Clinton-Led Conference Addresses Global Issues

The Clinton Global Initiative — named for and led by the former president — has hosted two annual conferences. Business, media and political leaders from around the world met to focus on issues that, this year, included poverty alleviation, global health, religious and ethnic conflict, and climate change.

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This is NEWS & NOTES, and I'm Farai Chideya.

The Clinton Global Initiative, named for and led by our former president, has hosted two annual conferences. Business media and political leaders from around the world meet to focus on issues that this year included poverty alleviation, global health, religious and ethnic conflict and climate change.

NPR's special Africa correspondent Charlayne Hunter-Gault described her participation in the conference.

CHARLAYNE HUNTER-GAULT: Okay. This is my second year of participating. It's the second year of the conference. And, you know, because of my interest in poverty I was asked to serve on the Poverty Alleviation Task Force. It was a huge gathering with some of the most impressive people.

Bishop Desmond Tutu practically stole the show. Ellen Johnson-Sirleaf was there. Richard Branson pledged $3 billion to help in global warming. It was, you know, and some of the most impressive people actually came because they're committed to some of the themes of the conference.

Mine, poverty alleviation, looked at globalization where the premise is that, you know, globalization is the free movement of people and capital and ideas. But billions of people around the world are not benefiting. They survive on less than $2 a day.

And so to look at how you harness some of this capital with some fresh ideas to eradicate poverty, and that was the focus of two concurrent panels of mine that ran with CEOs in the room who were able to put in questions as the panelists spoke. Mine was about using technology to get ahead.

And, again, the premise there was that it's important to recognize that poor people are not poor because they want to be. And so they want to look at things that help the poor help themselves.

So we looked at new technologies that help people. There was one young woman, Kristin Peterson, who is the founder of an organization called Inveneo. And she has come up with a project that provides solar-powered Internet access to remote villages in Uganda. And that has implications for the rest of the continent.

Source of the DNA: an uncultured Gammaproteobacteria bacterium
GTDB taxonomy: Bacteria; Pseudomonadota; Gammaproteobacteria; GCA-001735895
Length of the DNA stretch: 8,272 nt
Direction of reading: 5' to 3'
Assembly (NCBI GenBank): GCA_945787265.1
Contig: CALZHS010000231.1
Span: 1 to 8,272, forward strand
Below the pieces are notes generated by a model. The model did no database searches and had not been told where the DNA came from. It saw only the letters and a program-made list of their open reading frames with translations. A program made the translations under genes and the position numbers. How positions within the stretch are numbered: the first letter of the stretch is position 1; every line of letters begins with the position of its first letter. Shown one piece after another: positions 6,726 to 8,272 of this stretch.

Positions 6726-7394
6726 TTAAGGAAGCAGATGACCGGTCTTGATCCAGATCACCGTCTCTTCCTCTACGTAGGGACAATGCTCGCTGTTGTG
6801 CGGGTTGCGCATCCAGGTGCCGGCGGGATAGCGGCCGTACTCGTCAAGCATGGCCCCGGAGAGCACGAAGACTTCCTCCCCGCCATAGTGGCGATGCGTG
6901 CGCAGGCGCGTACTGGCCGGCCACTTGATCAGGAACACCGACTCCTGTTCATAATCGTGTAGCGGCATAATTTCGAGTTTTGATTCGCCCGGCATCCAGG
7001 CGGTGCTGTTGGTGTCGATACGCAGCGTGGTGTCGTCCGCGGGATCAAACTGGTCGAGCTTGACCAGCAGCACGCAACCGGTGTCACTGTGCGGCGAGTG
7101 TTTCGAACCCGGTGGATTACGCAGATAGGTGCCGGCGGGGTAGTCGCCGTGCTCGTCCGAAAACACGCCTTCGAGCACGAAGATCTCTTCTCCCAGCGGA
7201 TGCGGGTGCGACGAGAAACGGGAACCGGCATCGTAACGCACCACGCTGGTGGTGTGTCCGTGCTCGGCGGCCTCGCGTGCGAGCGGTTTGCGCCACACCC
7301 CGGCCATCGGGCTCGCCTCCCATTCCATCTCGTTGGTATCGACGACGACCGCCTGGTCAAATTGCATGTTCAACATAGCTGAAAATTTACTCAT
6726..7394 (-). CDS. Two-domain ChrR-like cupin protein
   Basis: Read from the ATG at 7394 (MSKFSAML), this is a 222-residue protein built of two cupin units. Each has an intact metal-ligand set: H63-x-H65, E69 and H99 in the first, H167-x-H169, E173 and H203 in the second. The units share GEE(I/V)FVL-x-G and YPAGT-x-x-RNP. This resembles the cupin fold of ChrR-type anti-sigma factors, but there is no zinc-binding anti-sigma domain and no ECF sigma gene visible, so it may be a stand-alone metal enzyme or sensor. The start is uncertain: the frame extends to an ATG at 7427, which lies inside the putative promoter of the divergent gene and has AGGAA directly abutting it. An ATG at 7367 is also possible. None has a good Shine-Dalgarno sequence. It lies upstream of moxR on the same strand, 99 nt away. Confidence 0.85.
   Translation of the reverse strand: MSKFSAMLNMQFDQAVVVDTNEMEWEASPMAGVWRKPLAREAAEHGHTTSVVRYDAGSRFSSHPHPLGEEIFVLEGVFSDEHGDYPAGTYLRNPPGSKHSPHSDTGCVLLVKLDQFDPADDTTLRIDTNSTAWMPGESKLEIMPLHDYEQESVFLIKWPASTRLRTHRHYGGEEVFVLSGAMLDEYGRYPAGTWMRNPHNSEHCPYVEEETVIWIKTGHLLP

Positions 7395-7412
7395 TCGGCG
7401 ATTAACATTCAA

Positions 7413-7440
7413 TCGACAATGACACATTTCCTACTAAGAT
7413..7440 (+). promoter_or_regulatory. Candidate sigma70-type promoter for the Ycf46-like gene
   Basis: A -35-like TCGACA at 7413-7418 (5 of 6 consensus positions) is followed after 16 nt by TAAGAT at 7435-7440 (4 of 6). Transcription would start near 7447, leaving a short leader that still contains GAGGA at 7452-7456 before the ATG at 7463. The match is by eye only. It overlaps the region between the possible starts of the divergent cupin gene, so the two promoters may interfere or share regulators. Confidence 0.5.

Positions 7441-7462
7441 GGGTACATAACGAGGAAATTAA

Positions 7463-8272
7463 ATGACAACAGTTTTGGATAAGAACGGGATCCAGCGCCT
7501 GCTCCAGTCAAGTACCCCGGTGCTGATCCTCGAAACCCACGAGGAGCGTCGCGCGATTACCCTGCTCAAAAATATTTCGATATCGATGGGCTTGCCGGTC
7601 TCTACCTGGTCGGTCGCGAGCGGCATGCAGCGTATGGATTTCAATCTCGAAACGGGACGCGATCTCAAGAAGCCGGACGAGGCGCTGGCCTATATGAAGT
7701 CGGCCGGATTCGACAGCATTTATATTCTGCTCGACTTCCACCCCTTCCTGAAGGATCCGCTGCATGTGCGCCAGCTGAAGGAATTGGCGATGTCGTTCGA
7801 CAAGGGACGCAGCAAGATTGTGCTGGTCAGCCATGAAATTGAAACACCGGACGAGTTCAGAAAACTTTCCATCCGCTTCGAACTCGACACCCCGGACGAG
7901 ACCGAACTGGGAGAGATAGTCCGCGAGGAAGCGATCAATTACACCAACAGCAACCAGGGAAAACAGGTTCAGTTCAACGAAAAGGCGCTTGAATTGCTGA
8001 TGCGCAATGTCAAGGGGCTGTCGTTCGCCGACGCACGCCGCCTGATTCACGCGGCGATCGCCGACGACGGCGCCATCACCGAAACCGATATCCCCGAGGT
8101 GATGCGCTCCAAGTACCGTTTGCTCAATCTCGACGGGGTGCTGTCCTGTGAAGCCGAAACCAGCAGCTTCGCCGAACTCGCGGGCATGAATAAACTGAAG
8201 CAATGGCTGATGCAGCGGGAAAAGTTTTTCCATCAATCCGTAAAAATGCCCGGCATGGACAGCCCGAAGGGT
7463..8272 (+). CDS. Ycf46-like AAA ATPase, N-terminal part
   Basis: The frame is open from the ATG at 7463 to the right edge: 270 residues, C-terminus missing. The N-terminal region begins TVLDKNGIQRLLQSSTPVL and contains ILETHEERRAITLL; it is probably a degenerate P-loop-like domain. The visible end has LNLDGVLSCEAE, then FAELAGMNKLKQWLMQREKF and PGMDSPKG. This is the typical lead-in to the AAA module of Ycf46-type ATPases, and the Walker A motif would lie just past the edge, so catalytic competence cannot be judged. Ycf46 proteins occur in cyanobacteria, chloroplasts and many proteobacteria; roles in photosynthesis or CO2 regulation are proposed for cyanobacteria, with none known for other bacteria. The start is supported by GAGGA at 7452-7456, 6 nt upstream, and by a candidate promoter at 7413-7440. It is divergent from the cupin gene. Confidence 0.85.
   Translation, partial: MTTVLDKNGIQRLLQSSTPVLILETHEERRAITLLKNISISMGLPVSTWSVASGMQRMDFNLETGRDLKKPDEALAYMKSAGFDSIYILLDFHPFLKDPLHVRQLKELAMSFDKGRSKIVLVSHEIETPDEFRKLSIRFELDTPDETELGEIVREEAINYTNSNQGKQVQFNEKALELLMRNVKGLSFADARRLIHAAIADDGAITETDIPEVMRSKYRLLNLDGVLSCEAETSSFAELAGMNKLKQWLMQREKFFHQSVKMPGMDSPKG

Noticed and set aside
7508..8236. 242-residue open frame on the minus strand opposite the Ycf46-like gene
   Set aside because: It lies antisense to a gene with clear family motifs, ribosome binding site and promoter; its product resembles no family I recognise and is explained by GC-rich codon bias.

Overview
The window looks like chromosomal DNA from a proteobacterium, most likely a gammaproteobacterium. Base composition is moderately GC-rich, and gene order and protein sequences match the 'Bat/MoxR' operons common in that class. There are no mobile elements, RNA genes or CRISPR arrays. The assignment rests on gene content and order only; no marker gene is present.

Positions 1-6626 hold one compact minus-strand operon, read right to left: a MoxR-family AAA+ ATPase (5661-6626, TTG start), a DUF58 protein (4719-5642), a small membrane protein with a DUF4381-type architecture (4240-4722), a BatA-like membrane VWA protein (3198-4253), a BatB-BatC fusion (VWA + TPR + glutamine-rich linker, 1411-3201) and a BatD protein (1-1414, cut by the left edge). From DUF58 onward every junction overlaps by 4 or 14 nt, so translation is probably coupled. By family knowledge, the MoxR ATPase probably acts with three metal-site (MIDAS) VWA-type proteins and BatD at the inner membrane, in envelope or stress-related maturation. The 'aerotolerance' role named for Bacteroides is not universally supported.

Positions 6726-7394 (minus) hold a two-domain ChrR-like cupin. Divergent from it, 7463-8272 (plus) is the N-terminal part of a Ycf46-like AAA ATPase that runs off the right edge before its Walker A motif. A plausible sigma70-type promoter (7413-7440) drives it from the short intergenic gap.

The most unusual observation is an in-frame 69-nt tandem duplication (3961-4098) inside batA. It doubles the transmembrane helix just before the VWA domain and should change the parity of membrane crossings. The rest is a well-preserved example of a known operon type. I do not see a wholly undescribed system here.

These computers are charged by solar cells and bicycle generators. And the implications of this are great. I mean people in remote areas with farms can, you know, tap into the market to see if their prices are competitive. There all kinds of ways that - co-ops are being formed between villages to improve buying power and share resources.

I mean this has resulted already in Uganda in substantial income and increases for people there. And it has great implications for not only aid distribution but for, you know, alerting people when natural disasters occur. Then there were - even democracy itself, you know, where people can be in touch with other people about their interests and about whether or not the politicians are serving them or serving themselves.

There were others like an eBay initiative which allows people to get small loans. They even have a kiosk in the Starbucks and San Francisco stores, you know, the micro-financing thing. Then there was another one emphasizing long-distance learning. Another one emphasizing how you can take things like small pumps that can be used without any power other than muscle power to get clean water. Machines that make building blocks and presses that extract cooking oil from seeds. That's from a program called Kick Start.

Anyway, these things were all discussed in front of people who have the means to make this happen on a global scale.

CHIDEYA: Charlayne Hunter-Gault, thank you so much.

HUNTER-GAULT: Thank you, Farai.

CHIDEYA: Charlayne Hunter-Gault is NPR's special Africa correspondent.

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